A former U.S. probation officer, Mark John Walker, 52, of Eugene, Ore., has pleaded guilty to charges related to his engaging in sexual contact or aggravated sexual abuse with female offenders who were under his direct supervision as a federal probation officer from 2006 to 2009. Sentencing is scheduled for July 18, 2011 before Chief U.S. District Judge Ralph R. Beistline, who is a visiting judge from Alaska.
As a U.S. Probation Officer, Walker supervised offenders who were serving probation or supervised release terms imposed by a federal judge, including offenders with vulnerable backgrounds involving sexual abuse, mental illness and drug addiction. Walker had the power to recommend that offenders who violated their conditions of probation or supervised release be incarcerated or otherwise sanctioned. Under the U.S. Constitution and federal law, law enforcement officials cannot use their authority to willfully sexually assault individuals under their control.
While exercising his authority as a probation officer, Walker willfully violated the victims' civil rights by kissing them, touching their breasts, buttocks and inner thighs, and forcing one victim to have sexual intercourse with him when he visited her home as part of his official duties. At the time, he was wearing his badge and carrying his government-issued firearm, and the victim was not able to escape. The victims feared reporting the violations to authorities because they were afraid that no one would believe them and that Walker, as their probation officer, had the power to have them incarcerated or otherwise punished.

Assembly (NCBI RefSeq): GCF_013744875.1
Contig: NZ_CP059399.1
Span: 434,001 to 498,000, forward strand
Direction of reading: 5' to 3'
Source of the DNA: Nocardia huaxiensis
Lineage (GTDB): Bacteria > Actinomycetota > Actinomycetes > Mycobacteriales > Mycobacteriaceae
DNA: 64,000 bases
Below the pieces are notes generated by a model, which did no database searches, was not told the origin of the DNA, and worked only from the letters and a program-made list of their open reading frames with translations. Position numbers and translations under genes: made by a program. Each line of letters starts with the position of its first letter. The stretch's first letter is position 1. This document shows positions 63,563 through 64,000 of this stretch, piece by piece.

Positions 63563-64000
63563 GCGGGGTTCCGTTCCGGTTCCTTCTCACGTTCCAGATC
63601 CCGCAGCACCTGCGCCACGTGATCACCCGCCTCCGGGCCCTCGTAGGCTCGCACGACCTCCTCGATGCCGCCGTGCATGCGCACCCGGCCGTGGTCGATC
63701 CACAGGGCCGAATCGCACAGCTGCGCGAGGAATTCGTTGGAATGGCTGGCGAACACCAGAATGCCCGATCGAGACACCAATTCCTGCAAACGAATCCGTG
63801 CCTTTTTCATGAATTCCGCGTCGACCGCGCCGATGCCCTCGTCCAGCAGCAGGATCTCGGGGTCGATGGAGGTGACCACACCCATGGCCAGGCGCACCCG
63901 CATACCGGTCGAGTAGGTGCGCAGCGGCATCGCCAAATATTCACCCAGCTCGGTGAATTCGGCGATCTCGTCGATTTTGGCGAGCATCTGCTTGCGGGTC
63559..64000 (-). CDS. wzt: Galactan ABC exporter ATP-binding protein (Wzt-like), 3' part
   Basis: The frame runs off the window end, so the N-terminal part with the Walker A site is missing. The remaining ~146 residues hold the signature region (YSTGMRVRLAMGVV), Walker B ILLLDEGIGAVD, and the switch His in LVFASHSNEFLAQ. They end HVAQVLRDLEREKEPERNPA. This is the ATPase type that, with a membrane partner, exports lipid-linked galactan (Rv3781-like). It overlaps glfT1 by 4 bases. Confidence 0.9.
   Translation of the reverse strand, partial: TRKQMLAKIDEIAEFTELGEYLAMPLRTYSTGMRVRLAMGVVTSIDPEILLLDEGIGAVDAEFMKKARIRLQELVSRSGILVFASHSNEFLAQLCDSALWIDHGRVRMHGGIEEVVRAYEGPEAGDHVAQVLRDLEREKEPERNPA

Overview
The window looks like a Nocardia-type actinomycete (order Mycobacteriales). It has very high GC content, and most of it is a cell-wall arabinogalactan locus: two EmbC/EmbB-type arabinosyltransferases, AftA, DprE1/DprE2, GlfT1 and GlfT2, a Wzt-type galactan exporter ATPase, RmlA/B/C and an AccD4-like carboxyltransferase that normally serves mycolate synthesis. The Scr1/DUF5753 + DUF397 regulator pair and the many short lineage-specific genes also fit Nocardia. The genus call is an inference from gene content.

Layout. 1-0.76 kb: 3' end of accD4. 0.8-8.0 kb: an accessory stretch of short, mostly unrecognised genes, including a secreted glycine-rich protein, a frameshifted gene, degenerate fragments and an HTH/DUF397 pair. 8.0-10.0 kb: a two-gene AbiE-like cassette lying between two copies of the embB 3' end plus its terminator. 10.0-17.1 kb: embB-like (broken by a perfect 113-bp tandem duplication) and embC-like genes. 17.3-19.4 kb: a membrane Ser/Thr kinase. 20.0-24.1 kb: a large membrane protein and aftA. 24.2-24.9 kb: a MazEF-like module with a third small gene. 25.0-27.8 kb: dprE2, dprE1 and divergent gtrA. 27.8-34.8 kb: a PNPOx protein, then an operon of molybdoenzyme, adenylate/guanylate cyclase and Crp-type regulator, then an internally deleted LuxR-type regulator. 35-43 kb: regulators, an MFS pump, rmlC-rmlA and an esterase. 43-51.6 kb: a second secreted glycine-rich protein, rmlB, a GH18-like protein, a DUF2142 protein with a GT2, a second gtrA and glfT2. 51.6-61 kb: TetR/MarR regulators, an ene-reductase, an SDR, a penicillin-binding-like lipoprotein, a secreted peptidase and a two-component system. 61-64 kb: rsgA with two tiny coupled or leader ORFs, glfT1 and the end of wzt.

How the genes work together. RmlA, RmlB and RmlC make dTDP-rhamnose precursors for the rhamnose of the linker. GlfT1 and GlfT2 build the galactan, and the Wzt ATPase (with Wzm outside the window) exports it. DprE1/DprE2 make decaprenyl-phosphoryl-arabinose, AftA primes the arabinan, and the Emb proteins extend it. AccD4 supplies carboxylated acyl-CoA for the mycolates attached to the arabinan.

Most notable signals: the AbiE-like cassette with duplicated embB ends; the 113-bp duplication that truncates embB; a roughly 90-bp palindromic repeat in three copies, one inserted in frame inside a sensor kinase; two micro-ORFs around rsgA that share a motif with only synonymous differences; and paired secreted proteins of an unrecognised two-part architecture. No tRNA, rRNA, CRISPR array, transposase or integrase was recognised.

Under the terms of the plea agreement, the parties have agreed to recommend that Walker be sentenced to 10 years in prison, followed by five years of supervised release. The defendant will also have to register as a sex offender under the federal Sex Offender Registration and Notification Act, and keep the registration current in any state in which he resides, is employed or is a student. Chief Judge Beistline has the authority to accept or reject the joint sentencing recommendation.
Law enforcement officials violate the public trust when they abuse the rights of individuals under their supervision, said Thomas E. Perez, Assistant Attorney General for the Civil Rights Division. The Justice Department will continue to vigorously prosecute those who abuse their power in this way.
Federal Probation Officers are entrusted and empowered by law to serve others, said U.S. Attorney Dwight Holton. Our criminal justice system is enhanced every day by their dedicated and loyal service. Walker betrayed his fellow officers and abused his power by sexually abusing the vulnerable people he had sworn to help. These victims have been heard.
We have a very high standard when it comes to the actions of federal officers, said Arthur Balizan, Special Agent in Charge of the FBI in Oregon. This defendant's criminal actions did great harm to women who were already very vulnerable. That is intolerable.
The case has been investigated by the FBI in Eugene, Ore. Assistant U.S. Attorneys Pamala Holsinger, Hannah Horsley and Craig Gabriel are prosecuting the case with assistance from the U.S. Department of Justice, Civil Rights Division, Criminal Section.